The Diyala River, is a river and tributary of the Tigris. It is formed by the confluence of Sirwan river and Tanjero river in Darbandikhan Dam in the Sulaymaniyah Governorate of Northern Iraq. It covers a total distance of 445 km (277 mi).
It rises near Hamadan, in the Zagros Mountains of Iran. It then descends through the mountains, where for some 32 km it forms the border between the two countries. It finally feeds into the Tigris below Baghdad. Navigation of the upper reaches of the Diyala is not possible because of its narrow defiles, but the river's valley provides an important trade route between Iran and Iraq.
The river flows southwest of the Hamrin Mountains.
Its Aramaic origin is "Diyalas" and in Kurdish it is called "Sirwan", meaning 'roaring sea' or 'shouting river'. In early Islamic period, the lower course of the river formed part of the Nahrawan Canal. The Diyala Governorate in Iraq is named after the river.
The river is mentioned in Herodotus' Histories under the name Gyndes, where it is stated that the king Cyrus the Great dispersed it by digging 360 channels as punishment after a sacred white horse perished there. The river returned to its former proportions after the channels disappeared under the sand.
The Battle of Diyala River took place in 693 BC between the forces of the Assyrian empire and the Elamites of southern Iran.
In March 1917 the British Empire defeated the Ottoman Empire at the confluence with the Tigris, leading to the Fall of Baghdad, part of the Mesopotamian Campaign of World War I.
Major excavations were done in the lower Diyala river basin in the 1930s. They were conducted by the University of Chicago Oriental Institute (1930-1937) and by the University of Pennsylvania (1938-1939). The sites such as Tell Agrab, Tell Asmar (ancient Eshnunna), Ishchali (ancient Neribtum), and Khafaje (ancient Tutub) were excavated.
In Tell Asmar, the Tell Asmar Hoard is particularly notable. Twelve remarkable statues were found belonging to the Early Dynastic period (2900 BC-2350 BC).
At that time, the Diyala was relatively unexplored compared to southern and northern Mesopotamia. But looting of sites was already underway. As the result, the professional excavations were launched.
These excavations provided very comprehensive data on Mesopotamian archaeology and chronology. They covered the time between the late Uruk period and the end of the Old Babylonian period (3000-1700 BC).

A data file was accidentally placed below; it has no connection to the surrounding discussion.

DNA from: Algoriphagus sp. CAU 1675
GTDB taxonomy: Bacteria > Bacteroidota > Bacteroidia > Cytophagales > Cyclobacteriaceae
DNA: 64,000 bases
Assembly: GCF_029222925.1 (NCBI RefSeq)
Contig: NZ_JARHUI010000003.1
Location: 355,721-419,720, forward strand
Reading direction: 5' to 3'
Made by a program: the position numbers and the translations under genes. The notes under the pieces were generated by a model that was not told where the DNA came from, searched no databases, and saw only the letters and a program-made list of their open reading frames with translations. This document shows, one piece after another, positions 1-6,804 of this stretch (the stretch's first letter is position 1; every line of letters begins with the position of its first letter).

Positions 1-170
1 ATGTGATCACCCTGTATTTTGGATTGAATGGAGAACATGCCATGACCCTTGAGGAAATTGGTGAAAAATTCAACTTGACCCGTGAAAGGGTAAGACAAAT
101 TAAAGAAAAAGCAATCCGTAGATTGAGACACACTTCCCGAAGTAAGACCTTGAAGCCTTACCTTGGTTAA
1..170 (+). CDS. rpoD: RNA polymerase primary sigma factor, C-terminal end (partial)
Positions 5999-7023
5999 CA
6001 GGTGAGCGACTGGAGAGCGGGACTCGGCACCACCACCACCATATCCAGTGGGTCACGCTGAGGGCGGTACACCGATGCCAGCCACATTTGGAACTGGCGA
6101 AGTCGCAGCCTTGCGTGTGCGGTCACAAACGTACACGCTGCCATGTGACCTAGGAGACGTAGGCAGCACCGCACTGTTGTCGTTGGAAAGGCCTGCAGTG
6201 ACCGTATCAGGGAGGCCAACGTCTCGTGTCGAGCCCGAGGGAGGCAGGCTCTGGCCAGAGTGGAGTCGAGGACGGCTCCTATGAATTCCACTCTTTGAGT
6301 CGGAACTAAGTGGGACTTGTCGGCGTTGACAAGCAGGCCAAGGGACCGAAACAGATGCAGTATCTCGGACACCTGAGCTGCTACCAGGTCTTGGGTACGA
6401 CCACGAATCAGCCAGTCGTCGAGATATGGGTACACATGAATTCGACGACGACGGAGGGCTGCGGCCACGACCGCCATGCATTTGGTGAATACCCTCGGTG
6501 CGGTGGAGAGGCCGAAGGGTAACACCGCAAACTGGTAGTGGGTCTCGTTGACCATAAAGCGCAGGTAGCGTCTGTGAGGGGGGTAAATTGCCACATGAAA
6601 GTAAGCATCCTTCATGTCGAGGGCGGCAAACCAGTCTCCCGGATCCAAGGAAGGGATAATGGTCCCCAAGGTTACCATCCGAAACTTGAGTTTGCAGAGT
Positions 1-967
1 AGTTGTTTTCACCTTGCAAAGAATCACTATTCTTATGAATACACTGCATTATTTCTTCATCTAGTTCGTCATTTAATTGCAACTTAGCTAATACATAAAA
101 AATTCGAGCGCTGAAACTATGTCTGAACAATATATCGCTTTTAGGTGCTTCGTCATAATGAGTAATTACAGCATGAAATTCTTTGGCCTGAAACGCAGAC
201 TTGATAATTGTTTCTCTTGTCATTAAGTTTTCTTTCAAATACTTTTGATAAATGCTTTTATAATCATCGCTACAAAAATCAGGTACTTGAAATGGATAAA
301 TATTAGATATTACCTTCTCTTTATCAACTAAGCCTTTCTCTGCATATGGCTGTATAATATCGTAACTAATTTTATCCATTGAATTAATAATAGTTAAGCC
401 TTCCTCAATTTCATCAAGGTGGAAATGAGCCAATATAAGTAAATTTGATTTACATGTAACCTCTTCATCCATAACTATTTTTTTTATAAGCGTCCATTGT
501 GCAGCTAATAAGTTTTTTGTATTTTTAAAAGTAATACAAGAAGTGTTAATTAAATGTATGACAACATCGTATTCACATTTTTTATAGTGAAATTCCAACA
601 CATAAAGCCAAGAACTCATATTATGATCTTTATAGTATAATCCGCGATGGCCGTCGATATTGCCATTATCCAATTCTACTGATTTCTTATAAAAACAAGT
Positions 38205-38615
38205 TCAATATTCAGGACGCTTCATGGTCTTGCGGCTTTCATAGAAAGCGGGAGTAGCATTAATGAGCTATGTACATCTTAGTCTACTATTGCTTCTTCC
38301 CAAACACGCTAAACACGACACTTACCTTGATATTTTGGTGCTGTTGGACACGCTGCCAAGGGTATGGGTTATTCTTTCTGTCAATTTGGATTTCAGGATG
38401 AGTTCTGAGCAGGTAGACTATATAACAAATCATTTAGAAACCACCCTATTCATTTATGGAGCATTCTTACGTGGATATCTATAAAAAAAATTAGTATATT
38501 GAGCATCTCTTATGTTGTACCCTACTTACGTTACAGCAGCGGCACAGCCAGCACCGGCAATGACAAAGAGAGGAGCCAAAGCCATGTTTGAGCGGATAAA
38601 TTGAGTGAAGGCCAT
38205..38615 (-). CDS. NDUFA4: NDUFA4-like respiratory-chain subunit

Subsequently, nine detailed monographs were published, but most of the objects, numbering 12,000, remained unpublished. Launched in 1992, the Diyala Database Project has been publishing a lot of this material.
The following sites were excavated from 1977 to 1981: Tell Yelkhi, Tell Hassan, Tell Abu Husaini, Tell Kesaran, Tell Harbud, Tell al-Sarah, and Tell Mahmud.
A type of pottery known as 'Scarlet Ware', a brightly coloured pottery with pictorial representations, was typical of sites along the Diyala River. It developed around 2800 BC, and is related to the Jemdet Nasr ware in central Mesopotamia of the same period. The red colour was achieved predominantly by using haematite paint.
Scarlet Ware is typical of Early Dynastic I and II periods. Along the Diyala is located one of the most important trade routes linking south Mesopotamia with the Iranian plateau. Thus, Scarlet ware was also popular in Pusht-i Kuh, Luristan, and it was traded to Susa during Susa II period.
In Iran the Daryan Dam is currently under construction near Daryan in Kermanshah Province. The purpose of the dam is to divert a significant portion of the river to Southwestern Iran for irrigation through the 48 km (30 mi) long Nosoud Water Conveyance Tunnel and to produce hydroelectric power. In Iraq, the river first reaches the Darbandikhan Dam which generates hydroelectric power and stores water for irrigation. It then flows down to the Hemrin Dam for similar purposes. In the lower Diyala Valley near Baghdad the river is controlled by the Diyala Weir which controls floods and irrigates the area northeast of Baghdad.
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